Access to safe, affordable, and nutritious food continues to be a challenge for many Colorado Springs, CO communities. According to the US Department of Agriculture (USDA), a relatively large number of residents more than a mile from a country supermarket live in Census areas with low income and low access. However, the Colorado Springs Food Rescue (CSFR) aims to tackle local food insecurity and health inequalities in the neighborhood through a holistic model of food redistribution.
The CSFR began in 2013 as a group of volunteers using bicycles to collect food from donor companies and give it directly to local nonprofits. Now CSFR offers an extensive program that operates in three main areas. Access to food, food production and food education. “The CSFR model minimizes transport time. prioritizes the redistribution of healthy, perishable food; and is involved in an extensive network of over 160 volunteers, ”says Executive Director Zac Chapman to Food Tank.
The integrated program works across the local food system with initiatives like No-Cost Groceries, a program that works with unsafe neighborhoods to redistribute fresh surplus food. “CSFR has redistributed over $ 5 million worth of nutritious food and has created 8 free food programs since its inception. In 2018 alone, 13,000 unduplicated people were served, ”explains Chapman. To improve access to food for all community members, CSFR also launched The Farmacy, a program that connects local doctors and Medicaid patients with healthy staple foods.
With one in nine people in Colorado struggling with hunger, CSFR also puts an emphasis on programs that target food production. Fresh Food Connect is a gardening and donation program with 59 gardeners, while Soil Cycle is a household compost collection service that currently has over 150 members.
To engage young community members, Colorado Springs Food Rescue offers food rescue and education programs in 12 schools. The Food Systems Leadership for Youth program helps students manage a free food program for over 2,000 underserved people. The CSFR has also partnered with academic and community institutions to conduct research and evaluate how to remove barriers to fresh food across Colorado.
CSFR is part of a collective of food rescue groups called the Food Rescue Alliance. Originally founded by Boulder Food Rescue, the Food Rescue Alliance provides a peer-to-peer learning network that supports the development of models for the redistribution of food around the world. Projects currently exist in Denver, CO; Jackson Hole, WY; Seattle, WA; Minneapolis, MN; and in the Philippines. “From the beginning, the values of the Food Rescue Alliance have been based on health justice, racial justice and a criticism of the maintenance of food aid.” says Chapman.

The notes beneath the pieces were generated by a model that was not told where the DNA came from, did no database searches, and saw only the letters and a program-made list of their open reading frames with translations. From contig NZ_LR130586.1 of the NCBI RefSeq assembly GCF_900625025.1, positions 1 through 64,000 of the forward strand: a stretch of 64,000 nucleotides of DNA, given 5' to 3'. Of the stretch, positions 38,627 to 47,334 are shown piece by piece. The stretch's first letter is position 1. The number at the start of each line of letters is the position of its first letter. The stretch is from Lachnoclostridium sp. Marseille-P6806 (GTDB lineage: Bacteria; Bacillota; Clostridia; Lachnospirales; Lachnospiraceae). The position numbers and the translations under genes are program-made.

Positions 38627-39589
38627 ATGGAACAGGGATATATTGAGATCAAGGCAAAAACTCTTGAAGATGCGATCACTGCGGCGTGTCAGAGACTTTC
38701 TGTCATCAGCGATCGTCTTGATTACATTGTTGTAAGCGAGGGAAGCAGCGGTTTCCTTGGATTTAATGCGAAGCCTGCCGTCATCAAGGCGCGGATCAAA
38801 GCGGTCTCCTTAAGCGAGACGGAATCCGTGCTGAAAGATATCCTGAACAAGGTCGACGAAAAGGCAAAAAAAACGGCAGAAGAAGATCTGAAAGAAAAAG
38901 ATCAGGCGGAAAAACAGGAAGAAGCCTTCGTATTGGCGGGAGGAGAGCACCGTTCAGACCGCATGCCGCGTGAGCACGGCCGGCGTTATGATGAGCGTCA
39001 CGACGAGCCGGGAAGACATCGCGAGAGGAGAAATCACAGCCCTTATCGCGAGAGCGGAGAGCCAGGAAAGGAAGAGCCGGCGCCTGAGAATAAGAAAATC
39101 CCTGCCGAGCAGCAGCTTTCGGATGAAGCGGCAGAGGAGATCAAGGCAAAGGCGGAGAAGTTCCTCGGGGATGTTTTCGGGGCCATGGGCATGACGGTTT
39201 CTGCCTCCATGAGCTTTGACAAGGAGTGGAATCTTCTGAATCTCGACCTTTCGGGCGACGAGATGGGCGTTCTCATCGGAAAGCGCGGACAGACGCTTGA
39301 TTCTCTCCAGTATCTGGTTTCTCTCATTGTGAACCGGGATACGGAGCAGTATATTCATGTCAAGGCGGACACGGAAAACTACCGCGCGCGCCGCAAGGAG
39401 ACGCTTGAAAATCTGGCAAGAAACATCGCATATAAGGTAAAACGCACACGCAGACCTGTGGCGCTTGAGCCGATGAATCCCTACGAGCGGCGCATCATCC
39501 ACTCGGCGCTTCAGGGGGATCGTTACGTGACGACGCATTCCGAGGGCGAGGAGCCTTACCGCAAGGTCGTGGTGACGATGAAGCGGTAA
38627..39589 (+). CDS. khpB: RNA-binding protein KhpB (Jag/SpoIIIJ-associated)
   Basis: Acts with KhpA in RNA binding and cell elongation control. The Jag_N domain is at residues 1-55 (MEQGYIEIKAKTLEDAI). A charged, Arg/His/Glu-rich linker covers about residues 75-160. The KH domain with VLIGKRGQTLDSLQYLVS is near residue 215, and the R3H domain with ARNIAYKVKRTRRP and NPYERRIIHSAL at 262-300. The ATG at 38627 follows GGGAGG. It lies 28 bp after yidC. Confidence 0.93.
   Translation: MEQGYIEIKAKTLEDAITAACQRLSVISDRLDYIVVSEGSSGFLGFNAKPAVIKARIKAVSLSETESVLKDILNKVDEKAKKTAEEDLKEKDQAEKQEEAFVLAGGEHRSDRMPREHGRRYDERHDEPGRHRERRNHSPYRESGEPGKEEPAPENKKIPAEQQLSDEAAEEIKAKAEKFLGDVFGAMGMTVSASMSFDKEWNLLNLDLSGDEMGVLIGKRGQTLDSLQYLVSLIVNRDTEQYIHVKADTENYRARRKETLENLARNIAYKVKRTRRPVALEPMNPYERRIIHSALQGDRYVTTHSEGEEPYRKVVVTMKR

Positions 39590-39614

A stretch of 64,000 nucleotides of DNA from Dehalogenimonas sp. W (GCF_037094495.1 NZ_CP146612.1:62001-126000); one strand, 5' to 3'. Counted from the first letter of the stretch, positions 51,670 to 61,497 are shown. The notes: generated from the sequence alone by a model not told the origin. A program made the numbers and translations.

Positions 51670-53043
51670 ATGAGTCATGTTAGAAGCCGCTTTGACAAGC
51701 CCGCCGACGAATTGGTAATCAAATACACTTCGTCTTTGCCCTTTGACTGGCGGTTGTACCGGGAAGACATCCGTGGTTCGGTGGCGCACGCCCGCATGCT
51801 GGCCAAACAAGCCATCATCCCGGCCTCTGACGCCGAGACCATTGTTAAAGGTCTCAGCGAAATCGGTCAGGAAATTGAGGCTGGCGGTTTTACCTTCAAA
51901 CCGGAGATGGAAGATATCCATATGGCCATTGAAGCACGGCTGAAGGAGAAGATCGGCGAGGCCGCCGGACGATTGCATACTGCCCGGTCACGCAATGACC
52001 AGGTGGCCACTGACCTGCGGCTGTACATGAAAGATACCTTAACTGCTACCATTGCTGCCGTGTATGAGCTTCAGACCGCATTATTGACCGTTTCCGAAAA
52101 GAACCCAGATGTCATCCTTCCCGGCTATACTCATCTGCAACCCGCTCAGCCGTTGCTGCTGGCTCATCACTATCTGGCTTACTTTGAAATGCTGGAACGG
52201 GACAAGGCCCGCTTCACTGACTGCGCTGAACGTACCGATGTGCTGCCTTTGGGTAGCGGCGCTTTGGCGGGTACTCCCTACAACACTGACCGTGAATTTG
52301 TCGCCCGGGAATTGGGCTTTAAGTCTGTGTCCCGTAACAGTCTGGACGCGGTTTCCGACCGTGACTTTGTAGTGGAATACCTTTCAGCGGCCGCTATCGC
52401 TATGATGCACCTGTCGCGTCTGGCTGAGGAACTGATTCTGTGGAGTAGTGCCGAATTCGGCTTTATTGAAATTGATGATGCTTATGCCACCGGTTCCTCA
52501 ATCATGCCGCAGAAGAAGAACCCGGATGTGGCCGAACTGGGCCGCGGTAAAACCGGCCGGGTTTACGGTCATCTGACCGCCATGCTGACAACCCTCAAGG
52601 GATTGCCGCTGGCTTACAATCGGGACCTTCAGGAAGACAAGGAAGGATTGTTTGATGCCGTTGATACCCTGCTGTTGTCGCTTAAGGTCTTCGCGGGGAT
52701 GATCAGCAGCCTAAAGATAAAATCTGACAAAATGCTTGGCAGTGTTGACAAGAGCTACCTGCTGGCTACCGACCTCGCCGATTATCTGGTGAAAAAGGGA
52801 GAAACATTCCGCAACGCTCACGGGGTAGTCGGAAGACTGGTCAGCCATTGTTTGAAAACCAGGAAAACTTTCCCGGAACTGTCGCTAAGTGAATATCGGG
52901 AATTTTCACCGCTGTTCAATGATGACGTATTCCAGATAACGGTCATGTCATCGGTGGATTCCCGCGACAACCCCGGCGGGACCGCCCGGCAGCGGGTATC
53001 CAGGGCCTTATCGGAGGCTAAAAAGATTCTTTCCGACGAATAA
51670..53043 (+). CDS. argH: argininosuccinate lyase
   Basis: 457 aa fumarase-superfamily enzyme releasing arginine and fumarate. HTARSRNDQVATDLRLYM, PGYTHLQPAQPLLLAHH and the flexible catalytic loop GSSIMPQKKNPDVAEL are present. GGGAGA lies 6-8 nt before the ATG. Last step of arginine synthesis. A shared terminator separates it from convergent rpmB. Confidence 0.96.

In 2018, a study published in the American Journal of Preventive Medicine examined the effects of the Food Rescue Alliances’ redistributive models on reducing food waste and food insecurity. “The specific model [of the Food Rescue Alliance] enables food rescue organizations to be creative, flexible and responsive to reduce food waste in retail, “author Hayden Dansky told Food Tank. that takes too long for healthier perishable foods. “
The Food Rescue Alliance sees residents as leaders in the development process rather than as targets of an intervention. “Food rescue models make it possible to adopt community-based solutions, decentralize access to food and increase participation on a city-wide level,” explains Dansky. “Increasing participation in programs increases access to food as individuals are more likely to be involved and receive products when they can give back and are more likely to set up systems that will work for their community if they have an active hand and voice in doing so. “The emphasis on community development is crucial as other studies have shown that community neglect leads to persistent problems with access to food.
Inclusivity and participation form the core of the neighborhood-based approach of the CSFR. Recently, 3.47 acres of land was donated by the Community Development Foundation, The Legacy Institute, to help expand the existing Hillside Food Hub food distribution program into a neighborhood food center. “The Hillside Hub’s mission is to create a community-run space where neighbors can grow, cook, learn, access, and champion fresh foods,” says Chapman.
A depiction of the future Hillside Hub, where communities can access and advocate fresh food in Colorado Srings. Courtesy Rajah Bose.
The CSFR education program and the indigenous-led non-profit Haseya Advocate program have already started construction. While Chapman is cautious about the “early stages of Hillside neighborhood gentrification,” he is positive about what is to come. “The Hillside Hub will definitely be the big thing for our future!”
As Colorado Springs moves forward, Dansky seeks more opportunities that are opening up across the food system. “The growing awareness and movement around food waste and food insecurity present a great opportunity right now for saving food to make a big difference in their community.” Dansky tells Food Tank. “Innovative solutions around food access are emerging, as is CSFR’s Hillside Hub, which is turning traditional charities upside down and enabling real change in the community.”
Photo courtesy Danny Mullaney.